Abstract: Assessments are used for a variety of purposes in language education and the language-related professions, from making placement decisions to improving curriculum to certifying a candidate’s abilities to use language on the job. Traditionally, concerns with an assessment’s quality have been the purview of validation research, with a primary focus on the extent to which an assessment is measuring the construct it is purported to measure and the reliability with which it does so. While technical measurement qualities such as these are important, their prioritization by language testing researchers may downplay other critical concerns, including in particular the ways in which assessment information is actually interpreted by diverse stakeholders (teachers, students, program developers, employers, etc.),  and the ways in which assessments are actually used to inform specific decisions and actions related to curriculum and instruction, hiring and promotion, and other elements of language programs and professions. As a result, contemporary notions of ‘assessment validity’ may offer little value for understanding, judging, or improving assessments as they are actually put into practice. In this talk, I first suggest that technical standards and traditions of practice for measurement validation are insufficient for ensuring the quality of educational and professional language assessments, although they can play an important role in drawing our attention to the nature of the language ability phenomena of interest. I then articulate a framework for purposefully evaluating language assessments that are intended to meet most educational and professional ends. In my approach to “validity evaluation”, which builds upon key ideas introduced by Cronbach (1982, 1988), intended uses (i.e., purposes, goals) for assessments—and the reasons for evaluating them in the first place—drive the validation questions posed, the methods adopted, and any resulting changes made in assessment practices. By reflecting on several examples from my work with placement testing, task-based procedures, large-scale proficiency testing, and learning outcomes indicators, I highlight the ways in which distinct assessment uses call upon diverse methodologies for validation, ranging from fine-grained analyses of language production phenomena to innovative statistical inference procedures to triangulated qualitative inquiry involving assessment stakeholders. I conclude by proposing several avenues of validation-related work that are currently needed for all language assessments, focusing on how to answer the most fundamental question, as Cureton (1951) pointed out, of “how well a test does the job it was employed to do” (p. 621).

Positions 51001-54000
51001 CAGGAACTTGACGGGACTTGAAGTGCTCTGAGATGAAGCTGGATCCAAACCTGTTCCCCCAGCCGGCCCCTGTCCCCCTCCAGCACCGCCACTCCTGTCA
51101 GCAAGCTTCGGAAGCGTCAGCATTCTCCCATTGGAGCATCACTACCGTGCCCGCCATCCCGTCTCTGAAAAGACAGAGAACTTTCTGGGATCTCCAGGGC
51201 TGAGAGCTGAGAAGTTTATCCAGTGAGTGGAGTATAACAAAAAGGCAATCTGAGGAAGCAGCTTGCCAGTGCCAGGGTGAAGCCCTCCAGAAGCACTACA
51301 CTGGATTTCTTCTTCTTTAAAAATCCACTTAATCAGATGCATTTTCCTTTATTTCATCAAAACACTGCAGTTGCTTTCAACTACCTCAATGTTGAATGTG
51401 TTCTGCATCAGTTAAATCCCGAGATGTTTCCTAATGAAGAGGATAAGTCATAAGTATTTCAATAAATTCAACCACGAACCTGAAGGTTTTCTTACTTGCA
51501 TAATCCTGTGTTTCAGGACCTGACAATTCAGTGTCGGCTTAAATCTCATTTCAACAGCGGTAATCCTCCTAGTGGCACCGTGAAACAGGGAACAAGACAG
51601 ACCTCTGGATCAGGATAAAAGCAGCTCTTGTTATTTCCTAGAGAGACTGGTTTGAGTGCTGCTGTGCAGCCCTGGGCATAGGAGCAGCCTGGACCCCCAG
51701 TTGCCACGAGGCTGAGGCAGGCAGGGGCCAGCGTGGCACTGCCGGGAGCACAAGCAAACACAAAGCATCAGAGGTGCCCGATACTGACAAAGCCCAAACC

Bio statement
John Norris is an associate professor in the Linguistics Department at Georgetown University. His research and teaching interests include educational assessment, program evaluation, language pedagogy (task-based language teaching in particular), and research methods. He has taught language and applied linguistics courses, and consulted on assessment, evaluation, and teacher development projects, in Belgium, Brazil, Germany, Japan, Spain, and around the U.S. Prior to joining Georgetown, he served for eight years as a professor in the Department of Second Language Studies at the University of Hawai‘i, and for two years as outcomes assessment specialist at Northern Arizona University. John’s publications have appeared in journals such as Applied Linguistics, Foreign Language Annals, Language Learning, Language Learning & Technology, Language Teaching Research, Language Testing, Modern Language Journal, TESOL Quarterly, and Die Unterrichtspraxis. His most recent books explore the topics of language teaching (Task-based language teaching: A reader), evaluation (Toward useful program evaluation in college foreign language education), assessment (Validity evaluation in language assessment), and research synthesis (Synthesizing research on language learning and teaching). Currently, he serves as chair of the TOEFL Committee of Examiners and the International Consortium on Task-Based Language Teaching, and he recently completed a sabbatical as Fulbright scholar at the University of Alicante in Spain. John speaks German, Spanish, and Portuguese, and he is an avid runner/hiker/surfer.

Contact information
Dr. John M. Norris
Dept. of Linguistics
1437 37th Street NW
Box 571051
Poulton Hall 240
Georgetown University
Washington DC 20057-1051


Please also check the website of the Improving Quantitative Reasoning in Second Language Research conference, happening directly after ECOLT on October 26-27 at Georgetown University.


If you have any questions about the program, please email Meg Malone or Victoria Nier.